Magic Realism and Boundary–Work in Toni Morrison’s Song of Solomon
Independent thesis Basic level (degree of Bachelor), 15 credits / 22,5 HE creditsStudent thesis
In her novel Song of Solomon, Toni Morrison blends “the acceptance of the supernatural and a profound rootedness in the real world at the same time, with neither taking precedence over the other”. This blend allows the novel to be placed in the genre of magical realism which is “the commingling of the improbable and the mundane”. The blend can also be seen as enhancing when it comes to breaking free from boundaries put on the characters in their mundane lives. The magical elements in the novel do seem to trigger some kind of boundary-work by the community depicted.
Lamont and Molnár argue in their article The Study of Boundaries in the Social Sciences that the process of boundary-work is present in all social relations. Lamont describes boundary drawing within and across societies as being “deeply embedded in the environment” and it is therefore worth asking how fictional communities exhibit that kind of process. This essay discusses how the magical elements in Toni Morrison’s novel Song of Solomon triggers boundary-work, which causes characters to draw social boundaries in order to include or exclude phenomena that belong to the supernatural. Boundary-work is present throughout the whole novel, but this essay will focus on the characters explicitly related to the magical aspects, mainly Pilate, Milkman, Macon Jr. and Ruth, in order to prove that the process of boundary-work is indeed triggered by magical elements in order to draw social boundaries that both include and exclude.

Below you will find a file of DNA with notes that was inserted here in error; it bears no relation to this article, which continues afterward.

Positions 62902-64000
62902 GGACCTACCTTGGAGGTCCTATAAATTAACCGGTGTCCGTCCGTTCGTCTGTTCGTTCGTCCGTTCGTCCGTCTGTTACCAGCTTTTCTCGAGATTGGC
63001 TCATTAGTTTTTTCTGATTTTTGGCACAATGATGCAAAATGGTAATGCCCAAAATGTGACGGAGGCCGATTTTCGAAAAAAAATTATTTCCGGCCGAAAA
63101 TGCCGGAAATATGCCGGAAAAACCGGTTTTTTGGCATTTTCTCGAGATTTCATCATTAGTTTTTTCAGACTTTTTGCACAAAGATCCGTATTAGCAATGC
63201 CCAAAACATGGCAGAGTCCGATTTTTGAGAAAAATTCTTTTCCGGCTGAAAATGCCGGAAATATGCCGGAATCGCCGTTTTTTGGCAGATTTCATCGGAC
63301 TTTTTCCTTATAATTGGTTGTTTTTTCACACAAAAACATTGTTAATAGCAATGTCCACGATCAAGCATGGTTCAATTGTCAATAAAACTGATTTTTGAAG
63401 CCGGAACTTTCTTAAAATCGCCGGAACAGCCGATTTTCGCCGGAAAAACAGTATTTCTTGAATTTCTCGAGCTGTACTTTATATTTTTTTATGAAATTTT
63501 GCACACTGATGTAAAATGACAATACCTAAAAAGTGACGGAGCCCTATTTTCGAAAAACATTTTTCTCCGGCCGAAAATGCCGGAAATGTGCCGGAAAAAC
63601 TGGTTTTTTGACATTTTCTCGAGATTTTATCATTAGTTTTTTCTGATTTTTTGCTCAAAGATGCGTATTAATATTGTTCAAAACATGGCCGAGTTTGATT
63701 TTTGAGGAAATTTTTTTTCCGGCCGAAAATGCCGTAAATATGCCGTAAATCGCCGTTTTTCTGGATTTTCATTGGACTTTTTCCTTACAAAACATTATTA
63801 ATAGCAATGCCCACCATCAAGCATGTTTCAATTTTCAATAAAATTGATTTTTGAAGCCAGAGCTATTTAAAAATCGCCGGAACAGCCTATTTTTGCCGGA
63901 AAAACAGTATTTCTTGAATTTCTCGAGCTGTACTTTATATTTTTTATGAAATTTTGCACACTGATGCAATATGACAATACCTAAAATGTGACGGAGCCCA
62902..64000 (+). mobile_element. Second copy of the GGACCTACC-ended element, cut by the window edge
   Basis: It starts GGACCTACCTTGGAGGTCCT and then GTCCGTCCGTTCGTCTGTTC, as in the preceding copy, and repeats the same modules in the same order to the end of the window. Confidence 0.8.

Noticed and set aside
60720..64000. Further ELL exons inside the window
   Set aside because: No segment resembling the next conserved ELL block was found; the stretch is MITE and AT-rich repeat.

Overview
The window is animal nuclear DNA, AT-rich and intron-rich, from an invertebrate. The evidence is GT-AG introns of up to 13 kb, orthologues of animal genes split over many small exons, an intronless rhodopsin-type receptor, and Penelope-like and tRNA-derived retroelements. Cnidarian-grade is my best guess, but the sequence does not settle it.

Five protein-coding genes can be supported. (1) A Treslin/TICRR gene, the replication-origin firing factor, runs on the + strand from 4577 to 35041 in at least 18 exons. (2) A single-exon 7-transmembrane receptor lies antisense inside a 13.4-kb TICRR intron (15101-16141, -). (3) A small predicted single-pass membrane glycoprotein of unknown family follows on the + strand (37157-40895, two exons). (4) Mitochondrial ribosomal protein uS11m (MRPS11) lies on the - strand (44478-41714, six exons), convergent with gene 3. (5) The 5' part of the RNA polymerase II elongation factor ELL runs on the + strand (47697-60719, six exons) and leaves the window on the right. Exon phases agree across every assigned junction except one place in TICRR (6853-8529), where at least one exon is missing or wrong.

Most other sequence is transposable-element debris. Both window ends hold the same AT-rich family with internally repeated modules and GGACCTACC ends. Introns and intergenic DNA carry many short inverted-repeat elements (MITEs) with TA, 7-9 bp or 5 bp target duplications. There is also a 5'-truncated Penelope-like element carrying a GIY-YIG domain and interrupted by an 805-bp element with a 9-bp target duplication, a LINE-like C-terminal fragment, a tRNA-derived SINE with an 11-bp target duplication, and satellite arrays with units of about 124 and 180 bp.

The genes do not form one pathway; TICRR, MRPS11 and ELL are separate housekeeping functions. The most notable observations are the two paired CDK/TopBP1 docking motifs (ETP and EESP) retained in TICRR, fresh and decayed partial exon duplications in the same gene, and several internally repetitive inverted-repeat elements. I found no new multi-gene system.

Place, publisher, year, edition, pages
IdentifiersURN: urn:nbn:se:su:diva-61714OAI: oai:DiVA.org:su-61714DiVA: diva2:437244